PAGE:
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Man’s career ends via religious discrimination over tech protest

When a company that operates a West Virginia mine adopted a new policy requiring its employees to track their time and attendance using a biometric hand scanner, a 35-year veteran at the mine had a serious problem. He is an Evangelical Christian, and he sincerely believes there is a strong connection between the technology and the Antichrist.

He told his boss and other mining officials about his religious objections. He even wrote a letter to the mine’s superintendent and HR manager explaining the biometric scanner’s relationship to the Mark of the Beast described in the Book of Revelations. Not unexpectedly, they did not share his beliefs, and refused to accommodate his sincere religious objections to the technology. He felt he had no choice but to retire.

“In religious accommodation cases,” however, explains a regional attorney for the Equal Employment Opportunity Commission, “the standard is not whether company officials agree with or share the employee’s religious beliefs. Instead, the focus is on whether the employer can provide an accommodation without incurring an undue hardship.”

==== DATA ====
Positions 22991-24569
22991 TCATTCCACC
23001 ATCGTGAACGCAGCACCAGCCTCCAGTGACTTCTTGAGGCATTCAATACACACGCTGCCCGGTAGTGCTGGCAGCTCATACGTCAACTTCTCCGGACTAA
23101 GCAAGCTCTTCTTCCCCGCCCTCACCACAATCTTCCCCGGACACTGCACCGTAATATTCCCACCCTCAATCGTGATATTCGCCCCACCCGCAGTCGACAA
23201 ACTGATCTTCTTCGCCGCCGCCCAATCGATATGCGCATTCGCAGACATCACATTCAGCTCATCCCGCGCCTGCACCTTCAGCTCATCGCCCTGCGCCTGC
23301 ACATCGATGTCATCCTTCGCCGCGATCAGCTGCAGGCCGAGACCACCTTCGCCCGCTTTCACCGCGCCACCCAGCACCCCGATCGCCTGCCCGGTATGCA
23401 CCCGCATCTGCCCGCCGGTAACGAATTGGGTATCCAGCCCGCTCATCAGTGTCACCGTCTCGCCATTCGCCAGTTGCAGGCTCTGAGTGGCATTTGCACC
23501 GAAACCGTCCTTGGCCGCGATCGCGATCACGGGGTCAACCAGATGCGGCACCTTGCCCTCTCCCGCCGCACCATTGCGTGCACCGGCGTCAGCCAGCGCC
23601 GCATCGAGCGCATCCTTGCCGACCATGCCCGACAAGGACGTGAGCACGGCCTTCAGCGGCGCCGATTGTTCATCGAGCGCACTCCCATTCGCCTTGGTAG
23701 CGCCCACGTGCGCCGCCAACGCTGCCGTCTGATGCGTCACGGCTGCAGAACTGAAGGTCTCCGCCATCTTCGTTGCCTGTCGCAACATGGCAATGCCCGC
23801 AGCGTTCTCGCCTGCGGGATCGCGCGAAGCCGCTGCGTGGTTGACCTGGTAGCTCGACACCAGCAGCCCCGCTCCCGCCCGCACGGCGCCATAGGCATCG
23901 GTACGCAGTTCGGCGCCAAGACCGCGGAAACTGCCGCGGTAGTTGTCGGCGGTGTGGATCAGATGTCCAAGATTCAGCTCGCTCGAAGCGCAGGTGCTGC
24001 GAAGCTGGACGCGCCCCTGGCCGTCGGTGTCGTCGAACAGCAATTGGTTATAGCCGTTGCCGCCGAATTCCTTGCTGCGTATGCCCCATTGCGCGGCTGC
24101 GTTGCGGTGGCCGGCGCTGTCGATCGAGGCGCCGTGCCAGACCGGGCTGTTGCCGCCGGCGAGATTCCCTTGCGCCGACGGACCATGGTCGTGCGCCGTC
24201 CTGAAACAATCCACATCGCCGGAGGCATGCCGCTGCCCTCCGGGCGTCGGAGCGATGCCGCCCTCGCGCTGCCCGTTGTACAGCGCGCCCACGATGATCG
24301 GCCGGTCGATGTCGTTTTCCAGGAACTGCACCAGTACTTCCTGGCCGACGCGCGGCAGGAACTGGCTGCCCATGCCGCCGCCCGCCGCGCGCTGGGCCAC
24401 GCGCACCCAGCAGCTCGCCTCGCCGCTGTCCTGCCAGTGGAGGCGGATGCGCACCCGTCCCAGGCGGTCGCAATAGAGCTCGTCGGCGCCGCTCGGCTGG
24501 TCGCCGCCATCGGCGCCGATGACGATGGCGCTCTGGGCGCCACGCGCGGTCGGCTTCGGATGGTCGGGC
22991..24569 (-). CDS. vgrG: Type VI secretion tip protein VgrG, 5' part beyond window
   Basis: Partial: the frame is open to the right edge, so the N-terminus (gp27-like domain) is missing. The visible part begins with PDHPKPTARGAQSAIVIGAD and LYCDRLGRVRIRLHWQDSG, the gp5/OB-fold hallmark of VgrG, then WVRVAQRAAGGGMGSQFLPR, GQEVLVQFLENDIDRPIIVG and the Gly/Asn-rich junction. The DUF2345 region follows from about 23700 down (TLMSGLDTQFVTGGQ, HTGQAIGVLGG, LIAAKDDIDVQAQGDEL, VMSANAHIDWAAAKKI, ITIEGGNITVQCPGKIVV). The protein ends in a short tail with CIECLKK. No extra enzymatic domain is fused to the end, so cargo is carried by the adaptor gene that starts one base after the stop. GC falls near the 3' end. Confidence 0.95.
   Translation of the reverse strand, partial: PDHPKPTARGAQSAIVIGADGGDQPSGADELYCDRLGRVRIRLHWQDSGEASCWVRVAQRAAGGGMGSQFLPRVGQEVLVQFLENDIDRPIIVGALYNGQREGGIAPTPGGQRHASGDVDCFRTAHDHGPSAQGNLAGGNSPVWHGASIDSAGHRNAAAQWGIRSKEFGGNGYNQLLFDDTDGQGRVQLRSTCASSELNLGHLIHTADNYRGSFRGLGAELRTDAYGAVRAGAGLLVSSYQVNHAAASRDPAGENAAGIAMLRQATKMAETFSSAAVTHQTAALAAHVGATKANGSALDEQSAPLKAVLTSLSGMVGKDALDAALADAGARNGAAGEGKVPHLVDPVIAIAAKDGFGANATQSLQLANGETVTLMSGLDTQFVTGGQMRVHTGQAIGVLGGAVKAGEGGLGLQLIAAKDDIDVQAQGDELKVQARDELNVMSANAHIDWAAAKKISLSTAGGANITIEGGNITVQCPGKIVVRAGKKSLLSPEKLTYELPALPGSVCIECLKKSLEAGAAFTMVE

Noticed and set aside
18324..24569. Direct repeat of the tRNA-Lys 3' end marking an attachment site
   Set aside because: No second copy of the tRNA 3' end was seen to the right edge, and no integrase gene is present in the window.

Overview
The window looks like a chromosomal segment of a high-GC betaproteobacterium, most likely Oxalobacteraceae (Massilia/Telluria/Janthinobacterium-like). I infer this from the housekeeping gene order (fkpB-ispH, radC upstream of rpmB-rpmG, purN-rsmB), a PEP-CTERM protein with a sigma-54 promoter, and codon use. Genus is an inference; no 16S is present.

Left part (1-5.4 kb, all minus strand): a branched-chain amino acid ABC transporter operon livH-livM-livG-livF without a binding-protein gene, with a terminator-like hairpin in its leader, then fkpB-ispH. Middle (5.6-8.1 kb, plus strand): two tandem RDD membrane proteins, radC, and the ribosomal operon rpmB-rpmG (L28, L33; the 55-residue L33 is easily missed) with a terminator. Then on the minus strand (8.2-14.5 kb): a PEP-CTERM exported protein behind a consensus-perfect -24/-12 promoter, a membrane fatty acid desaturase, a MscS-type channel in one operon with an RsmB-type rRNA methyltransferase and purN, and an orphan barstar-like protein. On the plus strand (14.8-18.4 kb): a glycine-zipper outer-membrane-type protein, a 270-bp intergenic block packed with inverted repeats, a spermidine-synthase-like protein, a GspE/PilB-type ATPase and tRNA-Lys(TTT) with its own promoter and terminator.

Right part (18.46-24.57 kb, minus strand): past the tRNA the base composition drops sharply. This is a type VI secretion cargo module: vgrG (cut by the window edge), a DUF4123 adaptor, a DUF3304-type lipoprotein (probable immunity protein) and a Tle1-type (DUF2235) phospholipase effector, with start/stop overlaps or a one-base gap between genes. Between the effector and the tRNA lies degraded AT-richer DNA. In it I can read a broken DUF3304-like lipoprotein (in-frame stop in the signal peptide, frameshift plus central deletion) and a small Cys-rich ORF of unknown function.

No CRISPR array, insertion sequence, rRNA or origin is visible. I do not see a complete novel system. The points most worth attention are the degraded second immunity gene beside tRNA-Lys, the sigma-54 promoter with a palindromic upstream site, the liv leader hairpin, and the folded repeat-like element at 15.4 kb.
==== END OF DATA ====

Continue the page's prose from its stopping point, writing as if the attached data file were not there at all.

In this case, the EEOC found, two employees who were missing fingers had been granted exceptions to using the biometric scanner. The mine could easily have allowed him to continue using the old, manual system, or even required him to report to his supervisor every time he came to work or left. There were easy, straightforward ways the company could have accommodated his religious objection without incurring any real costs.

Nevertheless, the mine refused to work out a solution with this presumably valued employee — and it persisted in that refusal even when the EEOC stepped in. Because the EEOC was unable to negotiate a resolution through its pre-trial conciliation process, the agency was forced to file a lawsuit against the company.

“In this case, the mining companies not only lost the services of a long-tenured employee,” says the EEOC’s district director, “they also violated federal law when they obstinately refused to consider easy alternatives to their new hand-scanning time and attendance system.”

Source: EEOC press release, “EEOC Sues Consol Energy and Consolidation Coal Company for Religious Discrimination,” Sept. 25, 2013

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